The usual form of baptism among the earliest Christians involved the candidate's immersion, either totally (submerged completely under the water) or partially (standing or kneeling in water while water was poured on him or her).[a] John the Baptist's use of a deep river for his baptising suggests immersion:
The fact that he chose a permanent and deep river suggests that more than a token quantity of water was needed, and both the preposition 'in' (the Jordan) and the basic meaning of the verb 'baptize' probably indicate immersion. In v. 16, Matthew will speak of Jesus 'coming up out of the water'. Phillip and the Eunuch also went down and came up out of water (Acts 8:38–39). Baptism is likened unto a burial in Romans 6:3. "Dip" is translated from baptō (βάπτω). The traditional depiction in Christian art of John the Baptist pouring water over Jesus' head may therefore be based on later Christian practice.
Pictorial and archaeological evidence of Christian baptism from the 3rd century onward indicates that a normal form was to have the candidate stand in water while water was poured over the upper body. Other common forms of baptism now in use include pouring water three times on the forehead, a method called affusion.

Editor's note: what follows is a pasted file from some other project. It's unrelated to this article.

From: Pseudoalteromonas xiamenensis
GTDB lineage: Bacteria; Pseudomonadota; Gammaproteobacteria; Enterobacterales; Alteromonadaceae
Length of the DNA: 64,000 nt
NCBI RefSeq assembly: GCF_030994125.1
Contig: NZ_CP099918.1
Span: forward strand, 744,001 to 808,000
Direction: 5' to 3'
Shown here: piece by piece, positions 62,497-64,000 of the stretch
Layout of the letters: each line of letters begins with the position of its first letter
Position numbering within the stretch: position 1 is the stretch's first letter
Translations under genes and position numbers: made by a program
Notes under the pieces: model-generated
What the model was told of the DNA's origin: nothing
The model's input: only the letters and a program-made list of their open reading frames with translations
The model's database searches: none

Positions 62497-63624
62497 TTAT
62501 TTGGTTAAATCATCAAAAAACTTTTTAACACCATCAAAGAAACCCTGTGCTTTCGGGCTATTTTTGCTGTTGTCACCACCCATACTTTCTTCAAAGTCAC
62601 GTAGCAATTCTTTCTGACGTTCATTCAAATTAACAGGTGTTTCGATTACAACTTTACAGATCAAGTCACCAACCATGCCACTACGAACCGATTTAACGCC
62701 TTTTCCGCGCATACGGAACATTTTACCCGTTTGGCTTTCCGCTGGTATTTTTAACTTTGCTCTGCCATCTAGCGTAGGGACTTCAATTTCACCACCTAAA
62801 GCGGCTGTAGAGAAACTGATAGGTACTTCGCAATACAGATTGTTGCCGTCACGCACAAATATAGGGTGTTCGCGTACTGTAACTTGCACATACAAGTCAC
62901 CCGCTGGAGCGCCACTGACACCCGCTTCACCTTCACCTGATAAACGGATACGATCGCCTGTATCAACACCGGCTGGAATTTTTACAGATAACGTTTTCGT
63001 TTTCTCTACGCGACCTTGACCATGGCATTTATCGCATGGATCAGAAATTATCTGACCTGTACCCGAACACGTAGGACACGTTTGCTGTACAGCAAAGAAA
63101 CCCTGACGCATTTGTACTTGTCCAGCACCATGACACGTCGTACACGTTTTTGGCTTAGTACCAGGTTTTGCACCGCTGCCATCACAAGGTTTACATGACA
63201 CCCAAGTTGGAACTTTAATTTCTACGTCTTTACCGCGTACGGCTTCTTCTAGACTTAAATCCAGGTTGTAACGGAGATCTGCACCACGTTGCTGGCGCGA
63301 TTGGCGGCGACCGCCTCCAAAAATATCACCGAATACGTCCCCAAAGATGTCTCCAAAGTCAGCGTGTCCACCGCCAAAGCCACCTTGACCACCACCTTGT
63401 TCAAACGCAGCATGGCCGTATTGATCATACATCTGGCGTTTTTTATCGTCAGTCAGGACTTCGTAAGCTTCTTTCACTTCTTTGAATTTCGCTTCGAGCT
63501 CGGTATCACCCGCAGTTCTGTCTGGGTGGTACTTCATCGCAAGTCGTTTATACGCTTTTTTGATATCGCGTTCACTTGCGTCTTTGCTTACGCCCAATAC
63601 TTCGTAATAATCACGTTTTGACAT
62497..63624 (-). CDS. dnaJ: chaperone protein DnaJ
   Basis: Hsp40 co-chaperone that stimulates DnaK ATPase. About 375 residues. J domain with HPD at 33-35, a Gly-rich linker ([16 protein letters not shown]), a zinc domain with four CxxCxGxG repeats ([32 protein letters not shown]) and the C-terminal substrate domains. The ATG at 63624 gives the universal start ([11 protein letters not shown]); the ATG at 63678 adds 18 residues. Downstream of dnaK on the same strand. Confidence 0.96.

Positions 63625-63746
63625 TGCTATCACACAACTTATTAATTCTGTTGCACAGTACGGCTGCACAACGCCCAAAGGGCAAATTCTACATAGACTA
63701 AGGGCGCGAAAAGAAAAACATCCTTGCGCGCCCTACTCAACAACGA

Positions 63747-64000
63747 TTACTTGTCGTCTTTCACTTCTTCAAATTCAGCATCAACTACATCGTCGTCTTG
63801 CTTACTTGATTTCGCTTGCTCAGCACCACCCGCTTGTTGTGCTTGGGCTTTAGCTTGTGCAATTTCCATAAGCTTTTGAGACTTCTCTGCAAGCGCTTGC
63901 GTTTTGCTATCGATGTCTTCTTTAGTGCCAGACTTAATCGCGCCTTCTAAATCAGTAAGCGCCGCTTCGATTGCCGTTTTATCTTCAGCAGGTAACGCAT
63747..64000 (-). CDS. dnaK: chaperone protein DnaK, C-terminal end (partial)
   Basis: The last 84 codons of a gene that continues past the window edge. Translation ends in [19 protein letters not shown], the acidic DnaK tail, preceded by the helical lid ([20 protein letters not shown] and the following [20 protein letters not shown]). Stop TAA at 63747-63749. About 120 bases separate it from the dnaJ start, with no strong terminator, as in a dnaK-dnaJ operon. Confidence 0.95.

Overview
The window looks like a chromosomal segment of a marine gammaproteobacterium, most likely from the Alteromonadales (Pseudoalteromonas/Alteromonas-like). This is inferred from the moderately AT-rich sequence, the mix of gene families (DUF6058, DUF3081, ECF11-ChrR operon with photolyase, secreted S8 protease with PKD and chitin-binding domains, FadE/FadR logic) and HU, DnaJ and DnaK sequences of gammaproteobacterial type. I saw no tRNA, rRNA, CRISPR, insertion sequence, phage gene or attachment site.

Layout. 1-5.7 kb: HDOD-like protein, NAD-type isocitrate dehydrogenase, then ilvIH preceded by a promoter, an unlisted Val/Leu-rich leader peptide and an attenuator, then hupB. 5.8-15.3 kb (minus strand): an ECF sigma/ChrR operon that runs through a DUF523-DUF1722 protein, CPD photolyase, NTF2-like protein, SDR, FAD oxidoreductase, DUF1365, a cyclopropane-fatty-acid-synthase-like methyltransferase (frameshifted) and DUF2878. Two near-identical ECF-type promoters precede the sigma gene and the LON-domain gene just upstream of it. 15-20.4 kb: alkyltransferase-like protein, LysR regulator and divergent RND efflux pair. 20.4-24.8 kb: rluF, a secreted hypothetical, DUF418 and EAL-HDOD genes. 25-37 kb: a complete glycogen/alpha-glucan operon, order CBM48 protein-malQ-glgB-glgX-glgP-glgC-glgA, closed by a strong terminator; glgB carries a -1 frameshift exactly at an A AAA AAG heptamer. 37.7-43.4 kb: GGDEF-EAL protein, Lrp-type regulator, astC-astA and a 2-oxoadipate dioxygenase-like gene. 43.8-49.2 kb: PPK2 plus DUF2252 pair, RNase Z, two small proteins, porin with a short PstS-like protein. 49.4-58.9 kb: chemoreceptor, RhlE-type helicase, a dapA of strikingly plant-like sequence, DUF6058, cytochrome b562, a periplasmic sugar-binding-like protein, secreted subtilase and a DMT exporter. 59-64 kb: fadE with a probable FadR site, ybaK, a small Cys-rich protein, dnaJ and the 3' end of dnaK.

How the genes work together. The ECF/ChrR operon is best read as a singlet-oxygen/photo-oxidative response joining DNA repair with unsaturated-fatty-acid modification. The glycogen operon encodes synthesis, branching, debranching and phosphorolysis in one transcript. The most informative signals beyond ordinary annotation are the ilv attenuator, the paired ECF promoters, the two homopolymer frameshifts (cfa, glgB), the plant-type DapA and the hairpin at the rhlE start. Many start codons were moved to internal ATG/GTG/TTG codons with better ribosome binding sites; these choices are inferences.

Martyrdom was identified early in Church history as "baptism by blood", enabling the salvation of martyrs who had not been baptized by water. Later, the Catholic Church identified a baptism of desire, by which those preparing for baptism who die before actually receiving the sacrament are considered saved. As evidenced also in the common Christian practice of infant baptism, Christians universally regarded baptism as in some sense necessary for salvation, until Huldrych Zwingli (1484–1531) denied its necessity in the 16th century.
The English word baptism is derived indirectly through Latin from the neuter Greek concept noun baptisma (Greek βάπτισμα, "washing-ism"),[c] which is a neologism in the New Testament derived from the masculine Greek noun baptismos (βαπτισμός), a term for ritual washing in Greek language texts of Hellenistic Judaism during the Second Temple period, such as the Septuagint. Both of these nouns are derived from the verb baptizō (βαπτίζω, "I wash" transitive verb), which is used in Jewish texts for ritual washing, and in the New Testament both for ritual washing and also for the apparently new rite of baptisma. The Greek verb baptō (βάπτω), "dip", from which the verb baptizo is derived, is in turn hypothetically traced to a reconstructed Indo-European root *gʷabh-, "dip". The Greek words are used in a great variety of meanings.